Thursday, February 6, 2014

Let's Review Something: Dallas Buyers Club


AIDS was, and still is to a certain degree, one of the most misunderstood and underestimated viruses to ever take root in mankind.  When the first cases started to trickle in, it was dismissed by many and assumed to target certain individuals, many people feeling that it was impossible for them to catch it.  Even today, recklessness and misinformation has caused many to underestimate the seriousness of this disease.  The 80’s in particular were a rough time for people dealing with this disease.  Misconception caused many to ignore symptoms and then when things were unavoidable, getting the proper care was nearly impossible, and in a way it was absolutely impossible.

Enter Ron Woodroof.

Woodroof defines rather perfectly the entirety of these issues.  He was a straight man living a reckless life that contracted HIV and then ultimately AIDS due to his substance abuse.  He thought AIDS to be a gay man’s virus and thus he deemed himself untouchable.  He was wrong.  When he finally came to terms with his desperate situation, he found that getting the medications that would help his condition was harder than it should be, and in the end it became apparent that the drug being peddled to people in his condition was actually making things worse.

Desperate times call for desperate measures.



‘Dallas Buyers Club’ is that little film that could, that film that no one really saw making much of a stir past the obvious physical transformations of the two male leads and yet it went on to snag six Academy Award nominations and looks set to win at least two of them, possibly three.  When watching ‘Dallas Buyers Club’ I’m forced to ask myself what it is that made this so palatable to the Oscar crowd, and I have to say that it is for reasons that make them less than a great movie; sadly.  All of the things that AMPAS loves so much (sympathetic character arcs, simplified facts, stereotypes, underdog elements, broad theatrics) are rampant in this film, which is a sad reality when you get your hands on some of the facets of the true story behind this film.  This could have all played out so differently.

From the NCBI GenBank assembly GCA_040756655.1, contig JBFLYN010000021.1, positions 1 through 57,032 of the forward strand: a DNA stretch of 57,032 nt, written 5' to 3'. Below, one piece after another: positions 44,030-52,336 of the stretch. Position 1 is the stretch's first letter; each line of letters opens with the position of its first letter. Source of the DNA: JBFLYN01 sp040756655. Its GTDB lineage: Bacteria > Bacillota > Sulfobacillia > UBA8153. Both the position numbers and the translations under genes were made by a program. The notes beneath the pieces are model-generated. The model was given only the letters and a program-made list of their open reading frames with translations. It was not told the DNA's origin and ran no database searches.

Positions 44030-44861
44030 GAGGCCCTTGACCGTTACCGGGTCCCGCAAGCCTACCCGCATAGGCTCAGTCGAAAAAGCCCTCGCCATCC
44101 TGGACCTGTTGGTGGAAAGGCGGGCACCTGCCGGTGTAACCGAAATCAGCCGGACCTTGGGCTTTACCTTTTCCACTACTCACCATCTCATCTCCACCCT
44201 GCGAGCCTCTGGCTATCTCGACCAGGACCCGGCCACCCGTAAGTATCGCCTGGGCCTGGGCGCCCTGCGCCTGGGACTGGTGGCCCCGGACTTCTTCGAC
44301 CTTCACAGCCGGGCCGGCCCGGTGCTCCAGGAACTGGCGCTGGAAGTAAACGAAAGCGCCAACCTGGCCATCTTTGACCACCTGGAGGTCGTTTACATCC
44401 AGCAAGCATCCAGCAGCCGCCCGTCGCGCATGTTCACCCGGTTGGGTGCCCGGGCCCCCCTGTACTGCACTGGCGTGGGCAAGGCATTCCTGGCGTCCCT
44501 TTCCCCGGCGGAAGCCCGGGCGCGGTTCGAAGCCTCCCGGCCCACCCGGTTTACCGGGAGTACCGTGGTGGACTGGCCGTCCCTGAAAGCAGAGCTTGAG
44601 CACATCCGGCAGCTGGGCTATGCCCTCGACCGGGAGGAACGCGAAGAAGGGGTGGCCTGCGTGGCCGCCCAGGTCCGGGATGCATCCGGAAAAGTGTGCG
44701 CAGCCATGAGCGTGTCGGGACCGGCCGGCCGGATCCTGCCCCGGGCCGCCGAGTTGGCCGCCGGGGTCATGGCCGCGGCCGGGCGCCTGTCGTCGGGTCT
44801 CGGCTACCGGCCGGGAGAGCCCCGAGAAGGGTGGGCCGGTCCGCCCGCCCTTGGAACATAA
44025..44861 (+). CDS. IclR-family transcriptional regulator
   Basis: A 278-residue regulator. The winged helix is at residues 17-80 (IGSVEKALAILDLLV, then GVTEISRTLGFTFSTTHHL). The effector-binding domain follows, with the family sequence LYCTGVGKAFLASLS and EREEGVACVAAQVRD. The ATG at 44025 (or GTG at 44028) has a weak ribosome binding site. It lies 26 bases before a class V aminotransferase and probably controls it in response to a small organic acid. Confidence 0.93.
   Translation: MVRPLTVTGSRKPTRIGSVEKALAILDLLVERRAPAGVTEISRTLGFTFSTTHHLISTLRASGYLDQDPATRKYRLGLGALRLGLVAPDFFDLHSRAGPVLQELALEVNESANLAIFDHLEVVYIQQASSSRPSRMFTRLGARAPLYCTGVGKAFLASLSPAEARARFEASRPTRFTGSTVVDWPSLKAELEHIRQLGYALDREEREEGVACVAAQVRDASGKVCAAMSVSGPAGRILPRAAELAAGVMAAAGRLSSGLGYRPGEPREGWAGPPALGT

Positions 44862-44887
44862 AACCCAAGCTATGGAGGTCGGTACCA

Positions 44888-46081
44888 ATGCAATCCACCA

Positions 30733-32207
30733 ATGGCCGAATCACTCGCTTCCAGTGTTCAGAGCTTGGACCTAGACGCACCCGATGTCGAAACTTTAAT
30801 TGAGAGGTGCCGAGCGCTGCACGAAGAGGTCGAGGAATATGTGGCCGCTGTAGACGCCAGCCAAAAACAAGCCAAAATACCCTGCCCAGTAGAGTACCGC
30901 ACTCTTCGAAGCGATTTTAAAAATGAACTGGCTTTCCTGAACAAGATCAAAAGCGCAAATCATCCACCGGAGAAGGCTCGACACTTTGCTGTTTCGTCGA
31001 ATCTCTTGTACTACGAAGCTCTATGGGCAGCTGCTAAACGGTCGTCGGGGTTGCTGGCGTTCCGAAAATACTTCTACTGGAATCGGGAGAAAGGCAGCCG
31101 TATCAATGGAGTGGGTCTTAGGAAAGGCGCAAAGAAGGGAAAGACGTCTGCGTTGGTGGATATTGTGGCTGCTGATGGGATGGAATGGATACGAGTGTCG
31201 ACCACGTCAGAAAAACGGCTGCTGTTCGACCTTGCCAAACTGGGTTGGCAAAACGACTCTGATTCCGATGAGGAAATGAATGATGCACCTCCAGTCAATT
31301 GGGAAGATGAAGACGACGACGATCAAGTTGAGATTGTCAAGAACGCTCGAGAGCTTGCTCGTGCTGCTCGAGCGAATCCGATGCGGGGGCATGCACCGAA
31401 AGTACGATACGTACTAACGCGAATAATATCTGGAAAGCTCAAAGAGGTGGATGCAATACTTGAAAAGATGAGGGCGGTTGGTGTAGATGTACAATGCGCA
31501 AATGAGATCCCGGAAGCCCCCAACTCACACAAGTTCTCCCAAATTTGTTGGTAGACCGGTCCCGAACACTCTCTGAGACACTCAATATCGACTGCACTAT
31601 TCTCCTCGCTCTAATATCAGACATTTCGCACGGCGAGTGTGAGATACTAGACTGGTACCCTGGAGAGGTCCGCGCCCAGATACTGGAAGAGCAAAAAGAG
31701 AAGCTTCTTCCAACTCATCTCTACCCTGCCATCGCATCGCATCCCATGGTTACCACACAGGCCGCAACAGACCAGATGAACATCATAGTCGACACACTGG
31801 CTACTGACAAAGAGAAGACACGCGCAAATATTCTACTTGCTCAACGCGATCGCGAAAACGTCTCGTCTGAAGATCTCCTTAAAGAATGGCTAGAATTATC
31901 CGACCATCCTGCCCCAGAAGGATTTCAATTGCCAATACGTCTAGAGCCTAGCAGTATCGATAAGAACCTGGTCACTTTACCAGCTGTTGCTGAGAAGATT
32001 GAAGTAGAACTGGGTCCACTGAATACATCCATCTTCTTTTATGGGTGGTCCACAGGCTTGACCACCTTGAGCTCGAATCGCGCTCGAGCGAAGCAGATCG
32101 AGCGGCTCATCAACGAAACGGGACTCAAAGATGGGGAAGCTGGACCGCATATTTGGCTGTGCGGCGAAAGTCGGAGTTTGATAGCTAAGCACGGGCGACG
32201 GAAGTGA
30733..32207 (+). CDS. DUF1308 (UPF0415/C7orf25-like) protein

Ron Woodroof’s story is, in itself, rather remarkable.  Given thirty days to live and no real help, Ron was left to his own devises and with what he had, he lived for seven years.  Instead of laying down and dying, like he was told to, Woodroof sought out treatment, both legal and illegal, from all corners of the globe and wound up being a savior to many men and women suffering from AIDS and living without hope of ever really living.

‘Dallas Buyers Club’ attempts to tell us this story.


My main issue with this film is the direction from Jean-Marc Vallée.  You can lather on all the elements that make this a poorly written film and yet, with superb direction the film could have floated easier.  Sadly, Vallée’s direction is so pedestrian that the film feels almost dull, boring even, in many parts.  It just sits there, with little to no real presence.  It is also tonally inconsistent, and I blame Vallée’s inability to find his footing with the material.  The editing is also choppy (why was this nominated for that?), which leads to a very uneven film that feels like a collection of scenes as opposed to a cohesive story, with many moments that either feel out of place of unnecessary.  And this leads me to my issues with the script itself.  It just feels so flatly underdeveloped.  No real aspect of this story feels wholly fleshed out.  I also was baffled at the obvious ‘moments’ thrown in with no real context in order to present seeming character development.  That grocery store scene was so out of place and felt to overly theatrical for the character in question that it failed to do what it intended (show Woodroof’s growth as a human being) and merely made the film seem lazy.  Woodroof feels in many areas like a caricature, and some of the other players feel either completely vacant of all purpose (Eve) or like an extreme stereotype (Sevard, Barkley).  Rayon, while an obvious amalgam of every transgender stereotype of the 80’s, is the only character that felt whole to me, but a large part of that was due to Leto’s brilliant performance.